Source: Pew Research Center
Most people across Central and Eastern Europe say they believe in evolution – that is, that humans and other living things have evolved to their present state over long periods – rather than that humans have existed in their current form since the beginning of time. And those who believe in evolution are more likely to say that it occurred through natural processes that favored organisms with beneficial traits, rather than under the guidance of a supreme being.
Still, while most people believe in evolution, there is no regional consensus on the broader question of whether scientific and religious worldviews are at odds with one another. In nearly half of the countries surveyed, most respondents see science and religion as generally in conflict, while in the other countries opinion is either closely divided or most people say they don’t see a conflict between the two.
In most of the countries surveyed, majorities say humans and other living things have “evolved over time,” as opposed to having existed in their present state since the beginning of time.
Acceptance of the scientific theory of evolution is most common in the Czech Republic (83%) and Estonia (74%), which have large populations of religiously unaffiliated people. Acceptance also is widespread in Hungary, Latvia, Greece and Russia.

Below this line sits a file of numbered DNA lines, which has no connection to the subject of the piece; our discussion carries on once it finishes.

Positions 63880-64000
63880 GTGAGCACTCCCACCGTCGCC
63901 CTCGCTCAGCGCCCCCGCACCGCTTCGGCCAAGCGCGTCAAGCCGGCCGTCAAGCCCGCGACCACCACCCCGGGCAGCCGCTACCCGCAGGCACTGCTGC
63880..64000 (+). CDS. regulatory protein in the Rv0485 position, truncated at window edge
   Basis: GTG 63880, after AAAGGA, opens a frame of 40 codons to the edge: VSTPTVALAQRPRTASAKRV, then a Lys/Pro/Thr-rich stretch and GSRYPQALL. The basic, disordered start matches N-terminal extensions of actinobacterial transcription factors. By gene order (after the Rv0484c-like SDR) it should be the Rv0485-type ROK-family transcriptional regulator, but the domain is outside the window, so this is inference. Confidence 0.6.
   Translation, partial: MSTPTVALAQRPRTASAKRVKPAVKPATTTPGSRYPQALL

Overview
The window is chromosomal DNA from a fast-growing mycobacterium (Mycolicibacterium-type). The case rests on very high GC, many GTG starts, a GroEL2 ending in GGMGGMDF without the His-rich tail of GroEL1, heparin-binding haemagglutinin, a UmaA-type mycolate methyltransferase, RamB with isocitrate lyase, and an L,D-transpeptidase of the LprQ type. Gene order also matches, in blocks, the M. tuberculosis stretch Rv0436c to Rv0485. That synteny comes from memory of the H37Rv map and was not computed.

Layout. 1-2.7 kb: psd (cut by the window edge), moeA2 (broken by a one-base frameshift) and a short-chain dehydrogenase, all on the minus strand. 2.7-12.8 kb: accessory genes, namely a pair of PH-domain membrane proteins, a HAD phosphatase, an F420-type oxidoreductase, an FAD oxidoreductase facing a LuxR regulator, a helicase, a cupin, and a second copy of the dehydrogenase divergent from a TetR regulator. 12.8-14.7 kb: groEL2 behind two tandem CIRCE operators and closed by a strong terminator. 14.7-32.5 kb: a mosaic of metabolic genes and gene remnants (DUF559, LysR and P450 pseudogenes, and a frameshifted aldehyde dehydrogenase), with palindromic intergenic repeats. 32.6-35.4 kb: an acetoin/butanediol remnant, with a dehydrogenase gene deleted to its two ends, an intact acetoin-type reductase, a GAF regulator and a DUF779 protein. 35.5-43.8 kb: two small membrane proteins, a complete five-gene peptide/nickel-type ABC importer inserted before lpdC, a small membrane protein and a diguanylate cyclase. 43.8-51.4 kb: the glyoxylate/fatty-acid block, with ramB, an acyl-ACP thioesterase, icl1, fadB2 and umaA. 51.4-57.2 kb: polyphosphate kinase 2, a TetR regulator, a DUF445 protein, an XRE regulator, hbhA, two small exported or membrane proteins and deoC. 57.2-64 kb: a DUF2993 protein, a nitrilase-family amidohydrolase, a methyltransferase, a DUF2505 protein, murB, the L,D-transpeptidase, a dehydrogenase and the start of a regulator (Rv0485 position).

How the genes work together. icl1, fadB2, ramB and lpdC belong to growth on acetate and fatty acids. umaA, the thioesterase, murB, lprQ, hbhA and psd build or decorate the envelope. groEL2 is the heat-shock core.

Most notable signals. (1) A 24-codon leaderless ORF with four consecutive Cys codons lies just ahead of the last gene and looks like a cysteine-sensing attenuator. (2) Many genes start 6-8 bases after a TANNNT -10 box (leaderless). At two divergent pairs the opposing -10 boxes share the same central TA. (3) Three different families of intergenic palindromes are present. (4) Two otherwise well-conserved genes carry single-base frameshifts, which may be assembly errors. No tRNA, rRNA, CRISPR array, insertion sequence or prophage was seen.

People are least likely to believe in evolution in Armenia and Bosnia, where roughly half or more say humans and other organisms have existed in their current forms since the beginning of time.
Overall, religious “nones” are more likely than those who are affiliated with a religious group to believe in evolution. And people who say religion is very important in their lives are more likely than others to reject evolution.
Across the region, Orthodox Christians and Catholics are about equally likely to say humans and other living things have evolved over time. And belief in evolution is generally about as common in Orthodox-majority countries as in other countries.
Younger people (ages 18 to 34) and those with college degrees are significantly more likely to believe in evolution than older people and those with less formal education.
Respondents who say they believe in evolution were asked a follow-up question: Do you believe evolution was guided by a supreme being, or do you instead believe that living beings evolved through natural processes such as natural selection? In almost every country surveyed, people who believe in evolution are much more likely to say natural selection was the driving force.
By comparison, fully a quarter of Americans (25%) say humans have evolved under the guidance of a supreme being, just slightly lower than the share who believe in evolution due to natural processes (33%). About a third of U.S. adults say they do not believe in evolution.